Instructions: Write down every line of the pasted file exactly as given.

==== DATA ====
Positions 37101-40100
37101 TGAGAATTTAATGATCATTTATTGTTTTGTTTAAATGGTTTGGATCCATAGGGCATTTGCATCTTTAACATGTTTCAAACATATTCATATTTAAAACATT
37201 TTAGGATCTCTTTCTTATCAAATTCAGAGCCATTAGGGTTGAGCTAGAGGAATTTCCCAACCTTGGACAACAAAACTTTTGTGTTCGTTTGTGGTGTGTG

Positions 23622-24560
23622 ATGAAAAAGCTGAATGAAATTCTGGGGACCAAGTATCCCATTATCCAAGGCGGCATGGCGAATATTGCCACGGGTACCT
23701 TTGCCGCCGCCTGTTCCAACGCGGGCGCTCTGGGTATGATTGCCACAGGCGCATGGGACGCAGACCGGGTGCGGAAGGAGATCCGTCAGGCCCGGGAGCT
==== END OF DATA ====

Positions 37101-40100
37101 TGAGAATTTAATGATCATTTATTGTTTTGTTTAAATGGTTTGGATCCATAGGGCATTTGCATCTTTAACATGTTTCAAACATATTCATATTTAAAACATT
37201 TTAGGATCTCTTTCTTATCAAATTCAGAGCCATTAGGGTTGAGCTAGAGGAATTTCCCAACCTTGGACAACAAAACTTTTGTGTTCGTTTGTGGTGTGTG

Positions 23622-24560
23622 ATGAAAAAGCTGAATGAAATTCTGGGGACCAAGTATCCCATTATCCAAGGCGGCATGGCGAATATTGCCACGGGTACCT
23701 TTGCCGCCGCCTGTTCCAACGCGGGCGCTCTGGGTATGATTGCCACAGGCGCATGGGACGCAGACCGGGTGCGGAAGGAGATCCGTCAGGCCCGGGAGCT